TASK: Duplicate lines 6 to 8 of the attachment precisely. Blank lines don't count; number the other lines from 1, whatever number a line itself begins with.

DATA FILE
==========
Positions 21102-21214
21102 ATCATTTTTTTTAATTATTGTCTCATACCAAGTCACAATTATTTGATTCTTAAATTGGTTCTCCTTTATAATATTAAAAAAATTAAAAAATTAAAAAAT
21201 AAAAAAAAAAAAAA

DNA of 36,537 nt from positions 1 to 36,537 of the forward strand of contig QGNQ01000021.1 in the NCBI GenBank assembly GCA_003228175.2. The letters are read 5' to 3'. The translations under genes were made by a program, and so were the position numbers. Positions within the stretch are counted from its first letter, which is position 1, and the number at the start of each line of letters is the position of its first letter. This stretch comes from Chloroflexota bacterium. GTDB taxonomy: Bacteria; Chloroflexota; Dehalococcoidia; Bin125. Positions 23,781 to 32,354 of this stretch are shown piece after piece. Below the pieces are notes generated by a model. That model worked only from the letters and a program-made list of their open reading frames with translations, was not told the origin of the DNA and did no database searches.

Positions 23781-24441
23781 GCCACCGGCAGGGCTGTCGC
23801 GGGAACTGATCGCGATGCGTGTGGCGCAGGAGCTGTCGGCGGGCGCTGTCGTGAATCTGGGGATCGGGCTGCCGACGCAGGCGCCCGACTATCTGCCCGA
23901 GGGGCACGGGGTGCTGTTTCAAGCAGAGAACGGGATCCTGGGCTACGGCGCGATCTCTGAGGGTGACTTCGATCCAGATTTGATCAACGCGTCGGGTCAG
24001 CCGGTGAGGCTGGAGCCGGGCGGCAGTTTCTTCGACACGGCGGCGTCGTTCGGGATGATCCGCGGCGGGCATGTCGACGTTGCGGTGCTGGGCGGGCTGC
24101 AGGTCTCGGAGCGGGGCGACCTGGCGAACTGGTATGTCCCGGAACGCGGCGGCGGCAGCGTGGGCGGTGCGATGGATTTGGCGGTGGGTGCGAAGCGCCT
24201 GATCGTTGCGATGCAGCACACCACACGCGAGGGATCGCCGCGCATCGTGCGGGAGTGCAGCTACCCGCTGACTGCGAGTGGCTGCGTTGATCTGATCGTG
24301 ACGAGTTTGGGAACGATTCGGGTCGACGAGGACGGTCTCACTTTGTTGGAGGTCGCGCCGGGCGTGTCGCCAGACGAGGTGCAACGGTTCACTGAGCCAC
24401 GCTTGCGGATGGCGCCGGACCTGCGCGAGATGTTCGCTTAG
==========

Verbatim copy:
23781 GCCACCGGCAGGGCTGTCGC
23801 GGGAACTGATCGCGATGCGTGTGGCGCAGGAGCTGTCGGCGGGCGCTGTCGTGAATCTGGGGATCGGGCTGCCGACGCAGGCGCCCGACTATCTGCCCGA
23901 GGGGCACGGGGTGCTGTTTCAAGCAGAGAACGGGATCCTGGGCTACGGCGCGATCTCTGAGGGTGACTTCGATCCAGATTTGATCAACGCGTCGGGTCAG